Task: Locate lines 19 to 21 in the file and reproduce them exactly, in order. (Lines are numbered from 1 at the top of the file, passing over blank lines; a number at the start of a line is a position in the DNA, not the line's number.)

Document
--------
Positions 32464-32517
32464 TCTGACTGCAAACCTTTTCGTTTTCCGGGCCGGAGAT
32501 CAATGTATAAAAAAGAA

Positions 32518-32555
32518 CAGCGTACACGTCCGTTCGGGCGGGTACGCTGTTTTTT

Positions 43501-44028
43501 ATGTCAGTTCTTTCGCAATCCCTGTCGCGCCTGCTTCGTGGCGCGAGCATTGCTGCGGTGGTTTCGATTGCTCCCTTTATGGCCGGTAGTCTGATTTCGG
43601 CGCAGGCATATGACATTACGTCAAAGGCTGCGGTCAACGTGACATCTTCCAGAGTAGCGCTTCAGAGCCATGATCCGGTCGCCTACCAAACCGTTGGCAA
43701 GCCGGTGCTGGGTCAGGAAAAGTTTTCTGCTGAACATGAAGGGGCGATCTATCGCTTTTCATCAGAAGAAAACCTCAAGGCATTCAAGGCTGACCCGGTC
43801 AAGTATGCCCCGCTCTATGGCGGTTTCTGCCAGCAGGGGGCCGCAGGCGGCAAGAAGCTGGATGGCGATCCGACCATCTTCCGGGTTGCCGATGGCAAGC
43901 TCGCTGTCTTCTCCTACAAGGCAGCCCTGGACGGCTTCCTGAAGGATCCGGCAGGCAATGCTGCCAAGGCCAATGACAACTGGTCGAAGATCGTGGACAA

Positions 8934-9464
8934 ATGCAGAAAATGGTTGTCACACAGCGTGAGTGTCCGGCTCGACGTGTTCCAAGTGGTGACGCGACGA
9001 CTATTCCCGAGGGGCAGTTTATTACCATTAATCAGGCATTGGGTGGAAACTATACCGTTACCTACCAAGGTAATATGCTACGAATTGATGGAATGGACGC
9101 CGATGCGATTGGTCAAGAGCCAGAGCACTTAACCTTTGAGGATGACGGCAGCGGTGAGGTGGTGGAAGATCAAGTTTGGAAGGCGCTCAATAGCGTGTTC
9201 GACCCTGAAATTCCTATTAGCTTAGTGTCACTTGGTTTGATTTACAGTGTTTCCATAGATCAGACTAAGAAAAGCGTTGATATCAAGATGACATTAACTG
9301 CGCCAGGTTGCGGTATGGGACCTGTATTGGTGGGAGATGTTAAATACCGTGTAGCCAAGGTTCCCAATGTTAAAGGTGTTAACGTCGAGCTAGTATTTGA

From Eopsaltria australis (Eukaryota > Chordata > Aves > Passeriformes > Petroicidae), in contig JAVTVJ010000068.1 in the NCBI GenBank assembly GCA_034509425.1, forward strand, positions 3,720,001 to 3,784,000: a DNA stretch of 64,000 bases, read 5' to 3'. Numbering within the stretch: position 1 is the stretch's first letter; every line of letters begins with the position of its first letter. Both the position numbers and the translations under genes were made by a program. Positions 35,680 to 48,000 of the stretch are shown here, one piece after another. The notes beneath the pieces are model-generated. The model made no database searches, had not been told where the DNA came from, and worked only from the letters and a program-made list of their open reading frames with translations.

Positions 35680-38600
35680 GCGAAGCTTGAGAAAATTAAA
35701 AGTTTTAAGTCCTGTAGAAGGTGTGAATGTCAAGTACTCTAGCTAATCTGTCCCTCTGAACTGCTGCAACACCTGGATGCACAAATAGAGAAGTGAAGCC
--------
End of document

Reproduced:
Positions 35680-38600
35680 GCGAAGCTTGAGAAAATTAAA
35701 AGTTTTAAGTCCTGTAGAAGGTGTGAATGTCAAGTACTCTAGCTAATCTGTCCCTCTGAACTGCTGCAACACCTGGATGCACAAATAGAGAAGTGAAGCC